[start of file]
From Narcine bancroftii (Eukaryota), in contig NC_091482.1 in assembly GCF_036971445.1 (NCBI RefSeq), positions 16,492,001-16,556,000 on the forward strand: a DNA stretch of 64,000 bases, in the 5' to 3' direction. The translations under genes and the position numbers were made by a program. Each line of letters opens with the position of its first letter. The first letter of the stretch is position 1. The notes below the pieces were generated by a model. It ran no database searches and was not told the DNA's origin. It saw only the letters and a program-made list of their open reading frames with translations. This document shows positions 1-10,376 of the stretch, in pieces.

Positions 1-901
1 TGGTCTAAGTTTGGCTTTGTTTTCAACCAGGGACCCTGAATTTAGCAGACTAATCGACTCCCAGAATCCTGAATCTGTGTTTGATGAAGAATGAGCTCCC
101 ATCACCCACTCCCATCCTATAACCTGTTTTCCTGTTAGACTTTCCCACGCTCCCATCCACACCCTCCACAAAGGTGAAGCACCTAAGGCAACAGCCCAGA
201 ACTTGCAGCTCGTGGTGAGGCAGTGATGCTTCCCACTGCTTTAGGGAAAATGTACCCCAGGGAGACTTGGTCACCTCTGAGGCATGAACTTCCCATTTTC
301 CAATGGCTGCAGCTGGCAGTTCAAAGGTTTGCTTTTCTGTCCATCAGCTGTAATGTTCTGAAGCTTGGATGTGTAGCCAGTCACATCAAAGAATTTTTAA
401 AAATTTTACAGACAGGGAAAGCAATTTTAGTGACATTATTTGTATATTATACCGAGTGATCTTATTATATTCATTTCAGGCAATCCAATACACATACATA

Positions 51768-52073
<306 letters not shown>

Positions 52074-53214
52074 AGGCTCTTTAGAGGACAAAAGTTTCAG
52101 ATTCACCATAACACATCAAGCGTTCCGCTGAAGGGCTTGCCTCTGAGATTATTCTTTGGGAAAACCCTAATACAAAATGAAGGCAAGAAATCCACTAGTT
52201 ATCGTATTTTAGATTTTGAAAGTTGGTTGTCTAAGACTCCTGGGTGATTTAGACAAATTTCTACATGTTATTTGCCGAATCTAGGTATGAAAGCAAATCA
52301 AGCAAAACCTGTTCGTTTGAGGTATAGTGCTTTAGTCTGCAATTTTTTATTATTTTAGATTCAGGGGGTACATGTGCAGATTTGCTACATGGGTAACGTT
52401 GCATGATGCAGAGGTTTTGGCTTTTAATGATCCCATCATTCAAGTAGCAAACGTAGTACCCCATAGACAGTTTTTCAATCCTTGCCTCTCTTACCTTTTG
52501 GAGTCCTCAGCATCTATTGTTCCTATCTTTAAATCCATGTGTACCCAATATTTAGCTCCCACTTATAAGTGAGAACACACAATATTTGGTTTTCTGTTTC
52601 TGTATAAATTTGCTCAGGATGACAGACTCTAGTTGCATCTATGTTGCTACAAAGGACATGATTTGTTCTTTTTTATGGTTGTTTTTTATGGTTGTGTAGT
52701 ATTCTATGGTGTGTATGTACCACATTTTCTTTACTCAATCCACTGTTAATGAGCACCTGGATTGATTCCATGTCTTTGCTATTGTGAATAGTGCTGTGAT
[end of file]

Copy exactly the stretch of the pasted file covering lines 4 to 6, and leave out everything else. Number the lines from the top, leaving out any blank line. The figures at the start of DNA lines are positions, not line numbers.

101 ATCACCCACTCCCATCCTATAACCTGTTTTCCTGTTAGACTTTCCCACGCTCCCATCCACACCCTCCACAAAGGTGAAGCACCTAAGGCAACAGCCCAGA
201 ACTTGCAGCTCGTGGTGAGGCAGTGATGCTTCCCACTGCTTTAGGGAAAATGTACCCCAGGGAGACTTGGTCACCTCTGAGGCATGAACTTCCCATTTTC
301 CAATGGCTGCAGCTGGCAGTTCAAAGGTTTGCTTTTCTGTCCATCAGCTGTAATGTTCTGAAGCTTGGATGTGTAGCCAGTCACATCAAAGAATTTTTAA